Insult in the 16th Century

The use of insulting language in the late 16th century is easily seen in church court records of the time. After the reformation there was a sudden rise in defamation allegations being recorded in the church courts. The general type of these cases is easily seen, in situations where it is men v men, the insult is normally against a man’s reputation, or the activities of his wife. The thought being that a man’s reputation is precious, and any insult is important enough to take to court.

The cases of women v women or men v women are quite different. When women are insulted it tended to be of a sexual nature, often with the word ‘whore’ being used. The difference between the gender and the language of insult has been explored by Laura Gowing in her article ‘Gender and the Language of Insult in Early Modern London’ in History Workshop. Gowing states that after 1600 the consistory court of London found its time taken up by cases sued by women concerning insults concerning their sexual and moral behaviour. This statement is backed by numerous records of what is said in these cases.

However the records also show the cases between men and women. One such case is between Robert Coke and Joan White. The basis of the argument is that Robert found a knife in the street, which Joan then claimed to be hers. Robert then claimed that Joan ‘…liest (sic) like a whore…’, to which Joan replied ‘Whose whore am I…’. Robert then stated ‘…thou art John Cokes whore…’. This relatively simple exchange of insults was enough for it to be heard in court. The document in which these quotes originate is part of the church court record dated 30th October 1585.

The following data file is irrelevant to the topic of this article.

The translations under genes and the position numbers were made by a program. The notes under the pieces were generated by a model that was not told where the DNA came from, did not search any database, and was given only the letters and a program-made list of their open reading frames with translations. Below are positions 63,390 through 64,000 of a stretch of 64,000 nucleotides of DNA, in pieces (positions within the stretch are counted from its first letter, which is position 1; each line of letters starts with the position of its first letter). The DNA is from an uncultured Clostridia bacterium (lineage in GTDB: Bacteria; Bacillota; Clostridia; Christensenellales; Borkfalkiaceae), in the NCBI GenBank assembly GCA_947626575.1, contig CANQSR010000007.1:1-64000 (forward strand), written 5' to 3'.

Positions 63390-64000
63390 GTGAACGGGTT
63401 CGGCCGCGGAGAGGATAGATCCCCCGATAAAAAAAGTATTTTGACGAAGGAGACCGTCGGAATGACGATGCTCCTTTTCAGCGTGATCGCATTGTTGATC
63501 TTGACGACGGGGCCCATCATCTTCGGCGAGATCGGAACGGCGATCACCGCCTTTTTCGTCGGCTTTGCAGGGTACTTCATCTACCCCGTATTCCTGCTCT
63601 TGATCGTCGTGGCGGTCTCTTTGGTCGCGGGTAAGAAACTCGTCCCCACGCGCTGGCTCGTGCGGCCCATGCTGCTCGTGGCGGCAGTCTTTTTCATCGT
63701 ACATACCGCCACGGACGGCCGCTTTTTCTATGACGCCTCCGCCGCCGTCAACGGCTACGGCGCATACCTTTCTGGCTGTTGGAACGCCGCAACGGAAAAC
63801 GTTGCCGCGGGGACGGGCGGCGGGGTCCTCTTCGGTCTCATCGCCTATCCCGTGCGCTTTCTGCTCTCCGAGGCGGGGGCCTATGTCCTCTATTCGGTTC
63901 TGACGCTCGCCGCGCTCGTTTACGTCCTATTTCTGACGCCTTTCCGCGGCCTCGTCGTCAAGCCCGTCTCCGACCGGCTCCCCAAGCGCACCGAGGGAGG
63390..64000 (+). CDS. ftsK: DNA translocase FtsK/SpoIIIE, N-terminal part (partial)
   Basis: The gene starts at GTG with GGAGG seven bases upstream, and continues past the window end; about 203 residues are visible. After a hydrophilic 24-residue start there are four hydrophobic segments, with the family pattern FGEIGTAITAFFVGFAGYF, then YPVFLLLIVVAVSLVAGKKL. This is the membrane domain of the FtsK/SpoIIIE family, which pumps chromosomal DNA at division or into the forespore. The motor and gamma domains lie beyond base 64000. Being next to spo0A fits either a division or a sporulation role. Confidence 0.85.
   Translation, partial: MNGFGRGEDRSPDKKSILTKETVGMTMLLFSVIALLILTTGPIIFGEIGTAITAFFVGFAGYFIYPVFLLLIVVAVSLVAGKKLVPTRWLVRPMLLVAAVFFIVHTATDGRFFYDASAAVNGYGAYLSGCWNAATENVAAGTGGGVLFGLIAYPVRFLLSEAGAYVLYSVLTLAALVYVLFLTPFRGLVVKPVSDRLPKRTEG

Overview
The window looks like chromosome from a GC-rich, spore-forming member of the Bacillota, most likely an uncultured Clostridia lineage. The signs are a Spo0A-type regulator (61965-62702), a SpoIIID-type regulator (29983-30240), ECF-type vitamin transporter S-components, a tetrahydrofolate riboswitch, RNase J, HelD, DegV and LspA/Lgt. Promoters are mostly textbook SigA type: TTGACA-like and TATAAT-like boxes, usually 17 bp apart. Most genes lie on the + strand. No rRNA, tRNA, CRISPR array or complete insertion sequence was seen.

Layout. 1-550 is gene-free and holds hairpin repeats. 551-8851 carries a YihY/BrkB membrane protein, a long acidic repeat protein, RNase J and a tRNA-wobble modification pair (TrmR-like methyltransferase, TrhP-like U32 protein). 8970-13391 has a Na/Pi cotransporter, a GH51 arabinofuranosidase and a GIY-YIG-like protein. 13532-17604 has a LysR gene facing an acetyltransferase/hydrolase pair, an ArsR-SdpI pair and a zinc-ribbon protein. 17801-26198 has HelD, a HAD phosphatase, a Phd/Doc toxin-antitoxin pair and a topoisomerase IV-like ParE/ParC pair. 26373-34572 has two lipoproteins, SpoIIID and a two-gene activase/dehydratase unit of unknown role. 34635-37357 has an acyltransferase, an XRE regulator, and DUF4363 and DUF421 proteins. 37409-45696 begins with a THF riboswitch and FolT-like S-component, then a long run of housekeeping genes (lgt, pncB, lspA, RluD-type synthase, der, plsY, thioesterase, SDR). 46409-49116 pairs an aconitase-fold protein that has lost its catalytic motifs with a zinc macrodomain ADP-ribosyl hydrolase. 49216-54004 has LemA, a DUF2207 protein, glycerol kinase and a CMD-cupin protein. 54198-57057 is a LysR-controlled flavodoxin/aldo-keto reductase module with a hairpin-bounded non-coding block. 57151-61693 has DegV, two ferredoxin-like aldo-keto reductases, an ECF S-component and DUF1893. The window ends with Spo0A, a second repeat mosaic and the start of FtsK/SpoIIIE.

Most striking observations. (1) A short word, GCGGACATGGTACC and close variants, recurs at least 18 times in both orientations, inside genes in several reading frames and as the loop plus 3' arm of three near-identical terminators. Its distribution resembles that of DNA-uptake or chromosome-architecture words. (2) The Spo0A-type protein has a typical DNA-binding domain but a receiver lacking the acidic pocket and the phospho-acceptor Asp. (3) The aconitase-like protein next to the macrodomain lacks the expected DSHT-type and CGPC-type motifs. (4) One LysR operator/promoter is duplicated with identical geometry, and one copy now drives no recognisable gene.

The study of these documents show how insults were tailored to men and women, depending on their social standing. The fact that women were able to pay the costs of taking a case to a judge suggests that their husbands considered an insult against the woman an insult against them, as it would suggest that if their wife was a whore he could not control her sexual actions.

I find this all very interesting as it shows how the higher levels of society dealt with insult and potential controversy in the late 16th century, going to such lengths to protect their reputation as they would their own interests.

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5 thoughts on “Insult in the 16th Century

  1. I am teaching British Literature to my high school seniors and we are in the English Renaissance where they are learning about the philosophical and cultural arts awakening of Europe and the ancient Greek and Roman myth resurgence. We have read excerpts of Edmund Spenser’s “The Shepheardes Calendar” and next week we will read “The Faerie Queene.”

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